Employee Retention Strategies Now You Are Back In The office

How to Keep Your People in the New Normal Workplace

As the COVID pandemic recedes and the UK economy starts to return to some sort of normality (whatever the new normal will be), you will need to refine your employee retention strategies.

There is potential for a clash of expectations between employers and employees. employees have demonstrated that they can work effectively from home whilst employers want people to start returning to the office.  Here’s the problem:

If you want your people back in the office, can you afford to lose a quarter of them, while making many more unhappy and more likely to accept an offer elsewhere? What employee retention strategies should you employ when your employees don’t want to be in the office?

Should Your Employees Return to Work?

Before designing your employee retention strategies, you should first assess if your employees must return to the office. The CIPD recommend that you carry out three key tests when planning the return to work:

  1. Is it essential for productivity or wellbeing?
  2. Is it sufficiently safe to return to work (you gave a duty of care to identify and manage risks)?
  3. Is it mutually agreed between you and your employee?

Speak to Your Employees About Returning to Work

The first step to take is to speak to your employees about the return to work. You may decide to send a standard letter to do this, though a better method is to ask your managers to reach out personally. This personal connection will help to reinforce that you care. If you decide on the latter, you will need to coach your managers in what to say and how to handle concerns.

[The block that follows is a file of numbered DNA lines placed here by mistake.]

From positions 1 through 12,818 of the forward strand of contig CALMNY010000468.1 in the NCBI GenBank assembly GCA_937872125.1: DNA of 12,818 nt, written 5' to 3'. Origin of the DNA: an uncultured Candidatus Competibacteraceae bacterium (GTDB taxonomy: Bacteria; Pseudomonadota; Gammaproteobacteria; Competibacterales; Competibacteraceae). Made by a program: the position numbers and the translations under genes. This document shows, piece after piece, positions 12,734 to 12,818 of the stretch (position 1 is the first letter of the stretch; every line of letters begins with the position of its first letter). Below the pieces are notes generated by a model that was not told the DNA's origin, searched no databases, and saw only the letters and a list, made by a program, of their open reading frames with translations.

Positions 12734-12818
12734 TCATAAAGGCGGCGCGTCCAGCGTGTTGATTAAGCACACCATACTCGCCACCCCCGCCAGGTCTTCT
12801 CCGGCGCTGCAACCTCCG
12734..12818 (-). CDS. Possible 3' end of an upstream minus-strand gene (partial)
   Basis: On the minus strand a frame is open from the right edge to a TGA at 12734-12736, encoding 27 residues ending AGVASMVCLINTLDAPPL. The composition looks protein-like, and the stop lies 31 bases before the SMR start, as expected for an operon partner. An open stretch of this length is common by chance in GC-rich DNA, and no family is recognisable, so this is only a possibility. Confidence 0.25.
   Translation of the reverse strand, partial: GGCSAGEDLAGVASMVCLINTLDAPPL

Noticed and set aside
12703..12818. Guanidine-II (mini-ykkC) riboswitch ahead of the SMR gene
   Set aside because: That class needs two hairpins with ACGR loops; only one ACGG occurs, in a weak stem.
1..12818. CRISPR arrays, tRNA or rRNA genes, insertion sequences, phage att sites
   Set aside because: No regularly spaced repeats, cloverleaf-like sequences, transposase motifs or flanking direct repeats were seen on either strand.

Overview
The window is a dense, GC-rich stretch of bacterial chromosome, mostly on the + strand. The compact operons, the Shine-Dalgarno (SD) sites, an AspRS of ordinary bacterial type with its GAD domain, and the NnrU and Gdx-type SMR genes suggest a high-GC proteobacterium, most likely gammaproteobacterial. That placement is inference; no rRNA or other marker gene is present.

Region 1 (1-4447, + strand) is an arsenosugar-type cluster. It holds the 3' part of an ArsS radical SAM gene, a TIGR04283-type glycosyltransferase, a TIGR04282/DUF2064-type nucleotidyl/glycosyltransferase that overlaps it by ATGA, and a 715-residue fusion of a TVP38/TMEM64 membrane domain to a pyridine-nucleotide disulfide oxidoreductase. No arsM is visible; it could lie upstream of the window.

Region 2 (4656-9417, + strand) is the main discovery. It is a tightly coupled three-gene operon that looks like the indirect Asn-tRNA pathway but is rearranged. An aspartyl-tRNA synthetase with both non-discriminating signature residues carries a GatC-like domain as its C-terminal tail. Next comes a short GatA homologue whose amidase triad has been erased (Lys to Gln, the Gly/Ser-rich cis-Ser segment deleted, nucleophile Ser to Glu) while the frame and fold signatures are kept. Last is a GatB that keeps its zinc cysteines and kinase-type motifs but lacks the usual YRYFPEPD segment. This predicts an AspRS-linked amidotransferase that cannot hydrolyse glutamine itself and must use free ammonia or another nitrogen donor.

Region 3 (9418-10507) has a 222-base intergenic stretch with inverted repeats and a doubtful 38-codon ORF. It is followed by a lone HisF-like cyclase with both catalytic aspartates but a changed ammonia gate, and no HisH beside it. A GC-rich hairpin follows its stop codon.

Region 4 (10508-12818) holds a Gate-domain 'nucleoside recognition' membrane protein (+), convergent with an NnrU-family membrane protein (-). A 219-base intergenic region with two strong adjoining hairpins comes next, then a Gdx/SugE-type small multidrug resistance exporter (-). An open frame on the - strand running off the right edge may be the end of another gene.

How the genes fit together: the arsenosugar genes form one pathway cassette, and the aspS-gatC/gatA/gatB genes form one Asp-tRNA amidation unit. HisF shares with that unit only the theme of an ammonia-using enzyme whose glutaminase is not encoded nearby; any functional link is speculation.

You will need to:

1.     State the case for the return to work

Demonstrate why it is necessary for people to come back into the office:

  • Is there work that cannot be done from home?
  • Will collaborative projects work more effectively?
  • Is there CPD or training that is needed and can only be presented inhouse?
  • Do client meetings need to be conducted in the office?
  • Are there concerns over data security?
  • Are there wellbeing issues that are resolved by people being in the office and interacting with their colleagues?

These are just a few examples of questions that your case for returning to work should answer.

2.     Detail the COVID safety measures you have put in place

Review your workspaces, and consider if employees can maintain a safe distance between each other. You may need to put up protective screening, and you will need to consider how to manage meetings, interviews, etc.

You should supply hand sanitizer, at entrances and exits, at workspaces, and at lifts. Post notices of the importance to clean hands. Before reopening your building, consider if you should have a deep clean carried out.

You may need to provide face masks and other PPE, and should provide (as a minimum) notes about safety procedures that your employees should follow.

Other safety measures that you should consider and speak about with your employees include extra ventilation and regular hygienic cleaning of keyboard, mouse, monitor, desk, chair, and door handles.

3.     Discuss concerns

Finally, discuss any concerns an employee may have. Having discussed the need to return to work and the measures you are taking, many concerns should have been eased. You should show empathy with your employees about their individual concerns, and there may be a little compromise that needs to be made from both sides.